Originally I wrote this parser framework for my study thesis (see http://idlebox.net/blogtags/study_thesis_large_graphs). In the thesis millions of graph edges are processed and organized in an r-tree search index structure. Each vertex and edge had a number of attributes like "color" or "importance". These attributes could then be used in filter expressions to determine which edges are returned by a graph server and displayed on a remote client. The attributes of the filtered edges could be used to calculate the returned data set using expressions similar to SQL column selection clauses.
Four instructive example applications are included in the package. See Extensive Example Programs Including Source Code for more.
The library source and example programs are extensively documented using doxygen. The compiled doxygen HTML documentation can be found at http://idlebox.net/2007/stx-exparser/stx-exparser-0.7-doxygen/ (if you are not reading it right now).
If bugs should become known they will be posted on the above web page together with patches or corrected versions.
The complete source code is released under the GNU Lesser General Public License v2.1 (LGPL) which can be found in the file COPYING.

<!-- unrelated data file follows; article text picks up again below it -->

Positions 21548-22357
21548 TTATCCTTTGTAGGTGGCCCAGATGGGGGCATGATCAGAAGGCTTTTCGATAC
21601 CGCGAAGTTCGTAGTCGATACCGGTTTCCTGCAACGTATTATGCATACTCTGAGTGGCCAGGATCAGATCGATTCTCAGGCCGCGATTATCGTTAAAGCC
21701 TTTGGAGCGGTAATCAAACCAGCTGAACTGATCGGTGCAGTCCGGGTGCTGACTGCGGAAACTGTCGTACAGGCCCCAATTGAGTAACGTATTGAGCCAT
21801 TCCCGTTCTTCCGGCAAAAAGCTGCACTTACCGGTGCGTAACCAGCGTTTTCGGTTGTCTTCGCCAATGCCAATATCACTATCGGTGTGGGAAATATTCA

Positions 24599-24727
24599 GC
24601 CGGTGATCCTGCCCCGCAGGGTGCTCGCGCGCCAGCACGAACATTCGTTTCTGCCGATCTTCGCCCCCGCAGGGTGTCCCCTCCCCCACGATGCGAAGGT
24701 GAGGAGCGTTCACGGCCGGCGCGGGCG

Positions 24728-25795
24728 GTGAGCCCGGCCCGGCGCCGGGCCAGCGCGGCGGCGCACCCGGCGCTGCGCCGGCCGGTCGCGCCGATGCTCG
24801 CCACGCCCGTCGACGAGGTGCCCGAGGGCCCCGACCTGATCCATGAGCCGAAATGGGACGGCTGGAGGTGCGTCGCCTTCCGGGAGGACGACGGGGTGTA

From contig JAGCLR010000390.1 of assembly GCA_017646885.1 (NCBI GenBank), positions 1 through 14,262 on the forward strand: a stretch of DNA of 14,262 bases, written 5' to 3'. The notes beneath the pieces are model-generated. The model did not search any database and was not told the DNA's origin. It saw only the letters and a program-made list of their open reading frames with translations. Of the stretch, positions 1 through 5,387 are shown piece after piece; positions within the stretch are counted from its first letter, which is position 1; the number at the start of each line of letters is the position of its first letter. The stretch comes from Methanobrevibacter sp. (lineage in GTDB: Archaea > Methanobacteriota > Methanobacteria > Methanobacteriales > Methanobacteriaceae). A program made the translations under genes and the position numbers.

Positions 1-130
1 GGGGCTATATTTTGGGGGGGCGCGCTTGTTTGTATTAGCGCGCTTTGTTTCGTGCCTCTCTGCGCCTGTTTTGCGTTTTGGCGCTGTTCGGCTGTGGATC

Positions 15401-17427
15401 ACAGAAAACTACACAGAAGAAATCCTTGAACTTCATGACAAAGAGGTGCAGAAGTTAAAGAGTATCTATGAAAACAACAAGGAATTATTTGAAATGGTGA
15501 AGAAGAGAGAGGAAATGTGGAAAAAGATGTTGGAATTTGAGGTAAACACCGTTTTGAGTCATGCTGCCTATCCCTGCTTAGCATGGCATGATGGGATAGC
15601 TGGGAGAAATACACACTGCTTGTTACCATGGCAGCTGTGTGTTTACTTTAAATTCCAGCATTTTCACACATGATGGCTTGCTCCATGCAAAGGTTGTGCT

Furthermore a number of example CSV data files can be browsed, sorted, analyzed and filtered using the csvtool example. See http://idlebox.net/2007/stx-exparser/csvfilter.htt for an instructive use of this library.
A wxWidgets demo program is located in the directory wxparserdemo. Compiled binary versions can be found at http://idlebox.net/2007/stx-exparser/demo.htt
gcc 3.3 -O3can take very long and a huge amount of RAM. This is due to the complex template classes created by Boost.Spirit. Compilation with
gcc 4.xis much faster.
6 + 3 * 12
(5 + 3) * 5.25
(int)(30 * 1.4)
(5 + 1 + 1 + 1) * (4.25 + 0.4 * 2.5 / (3.1 - 0.525 * 4))
a * 5 + 3 * b + EXP( LOGN(2) ) + COS( PI() / 2 )
6 * 9 == 42
a >= 5 OR (42 <= field2 AND field2 <= 48) || NOT(got == "yes")
char' integer, 16-bit '
short', 32-bit '
integer' and 64-bit '
byte', 16-bit '
word', 32-bit '
dword' and 64-bit '
qword' unsigned integers
The reason to include the smaller integer types is based on the original purpose of this library. In my study thesis the resulting values were transfered over a network socket from a graph server to its drawing client. For this purpose it was important to convert the resulting values into smaller data types and thus reduce network traffic. For online-filtering applications this is probably not as important.
A user given input string is parsed by Spirit into an abstract syntax tree (AST). The AST is then processed into a tree of stx::ParseNode objects. During the construction of the stx::ParseNode objects all constant subtrees are folded into constant objects. This way repeated evaluation of the ParseTree is accelerated. At the end the top stx::ParseNode is returned in a stx::ParseTree enclosure.
The stx::ParseTree's main method is evaluate(), which takes a stx::SymbolTable and recursively evaluates the contained stx::ParseNode tree using the variable and functions contained in the symbol table. The result is returned as an stx::AnyScalar object.